Currently, insurance companies use photos for review of a claim as well as physically having to go to inspect the property damage in person. It can be quite a lengthy process for an agent to review and it takes time out of the clients day as well as having to meet with an agent. With the easy accessibility of Augmented Reality and using the latest generation mobile devices, users would have the ability to make claims by creating a virtual 3D version of their covered loss, increasing the ease of use for both the customer and company.

What it does

EasyAR Claims allows for a customer of an insurance company to make a claim easily by taking a video of their damages (be it home or auto) and submitting it to their agent for a quick in-depth review that is more reliable than photos for the nitty-gritty details and leaves no questions unanswered. It does this by taking the video, breaking it down into its frames, using those frames as 2D images, and then finally stitching them together to create a 3D model that can be rendered.

How we built it

We have developed an android app to be used for taking videos of objects and turning them into a collection of images used for submitting to our backend service via a React front-end, which then renders the 3d model in the app through the mobile app wrapper.

The React app consists of two React apps, React 16 for the UI and submitting the photos to our service and React 15 at another endpoint displayed in an iFrame within React 16 to allow for the rendering of 3d models in one application.

For the image processing, we capture video using an android device, break that video into its frame components then uniformly selecting 30 frames from beginning to end, convert each frame to a bitmap which we then use to store as a .jpg file on the device's internal storage. We then send the file batch to Sourceforge's API to be processed, which then is retrieved as a .obj file (with its textures) from an AWS S3 bucket to display in our web app.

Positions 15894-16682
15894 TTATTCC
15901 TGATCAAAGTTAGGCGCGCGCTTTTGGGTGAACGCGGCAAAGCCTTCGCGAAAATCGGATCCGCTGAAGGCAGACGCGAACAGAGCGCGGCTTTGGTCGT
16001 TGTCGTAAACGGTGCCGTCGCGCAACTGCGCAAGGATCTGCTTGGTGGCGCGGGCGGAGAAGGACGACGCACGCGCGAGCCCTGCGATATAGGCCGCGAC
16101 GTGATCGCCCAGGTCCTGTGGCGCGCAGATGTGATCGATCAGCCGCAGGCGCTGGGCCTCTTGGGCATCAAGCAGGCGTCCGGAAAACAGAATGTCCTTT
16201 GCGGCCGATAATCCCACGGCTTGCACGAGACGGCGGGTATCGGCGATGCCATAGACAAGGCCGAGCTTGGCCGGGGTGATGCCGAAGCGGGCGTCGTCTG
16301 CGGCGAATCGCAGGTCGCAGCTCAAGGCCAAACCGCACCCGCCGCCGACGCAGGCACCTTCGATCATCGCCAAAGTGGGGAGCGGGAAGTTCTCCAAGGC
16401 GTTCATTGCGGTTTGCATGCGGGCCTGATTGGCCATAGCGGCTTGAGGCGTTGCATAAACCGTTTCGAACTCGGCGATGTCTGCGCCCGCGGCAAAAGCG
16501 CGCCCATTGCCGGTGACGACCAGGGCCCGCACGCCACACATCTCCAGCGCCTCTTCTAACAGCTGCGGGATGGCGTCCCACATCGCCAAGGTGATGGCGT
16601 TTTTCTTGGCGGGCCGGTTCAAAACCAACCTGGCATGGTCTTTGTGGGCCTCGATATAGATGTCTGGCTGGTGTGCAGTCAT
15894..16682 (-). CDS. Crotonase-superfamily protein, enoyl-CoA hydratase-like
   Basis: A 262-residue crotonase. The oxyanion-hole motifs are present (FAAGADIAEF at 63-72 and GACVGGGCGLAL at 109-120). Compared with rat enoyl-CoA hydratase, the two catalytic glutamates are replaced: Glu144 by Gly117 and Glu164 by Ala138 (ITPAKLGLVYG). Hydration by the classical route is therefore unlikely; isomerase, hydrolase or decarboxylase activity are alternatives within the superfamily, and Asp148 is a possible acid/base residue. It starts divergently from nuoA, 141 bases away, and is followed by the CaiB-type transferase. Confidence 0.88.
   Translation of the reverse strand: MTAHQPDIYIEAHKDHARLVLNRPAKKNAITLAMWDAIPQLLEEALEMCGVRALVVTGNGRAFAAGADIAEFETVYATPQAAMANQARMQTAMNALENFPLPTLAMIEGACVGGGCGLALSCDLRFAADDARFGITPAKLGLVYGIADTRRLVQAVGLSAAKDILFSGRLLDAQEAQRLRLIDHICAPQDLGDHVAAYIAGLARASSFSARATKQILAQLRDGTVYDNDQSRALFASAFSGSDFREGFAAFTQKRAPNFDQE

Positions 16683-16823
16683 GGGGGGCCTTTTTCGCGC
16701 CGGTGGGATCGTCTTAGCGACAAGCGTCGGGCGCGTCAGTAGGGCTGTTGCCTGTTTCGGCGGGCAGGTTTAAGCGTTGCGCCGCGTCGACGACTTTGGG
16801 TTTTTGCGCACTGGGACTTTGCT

For the augmented reality we use Unity and Magic Leap to render the same results so the model can be viewed in a much more interactive way for the agent.

Challenges we ran into

Unfamiliarity with React and researching different packages that would allow for rendering a 3D model in a web browser. None of us had ever worked with Magic Leap before or Sourceforge's API, so understanding the data flow and structure for images was a massive challenge.

Accomplishments that we are proud of

Being able to render 3D Models on a web interface and learning ReactVR for web. Although we ended up going with OpenGL instead. This is also one of the most ambitious projects we have attempted with so many moving parts and that we were able to mostly bring everything together is something we are very proud of.

What we learned

How to use React and OpenGL for displaying 3D Models in a web application. How to best stage images to have them pieced together from a 2D to a 3D space and have that rendered in augmented reality.

What's next for EasyAR Claims

Next we would like to build out user accounts for agents and clients and build a full working claim system where we can start building out a database of these damage models and possibly start doing data analysis over these datasets when they start to build out.

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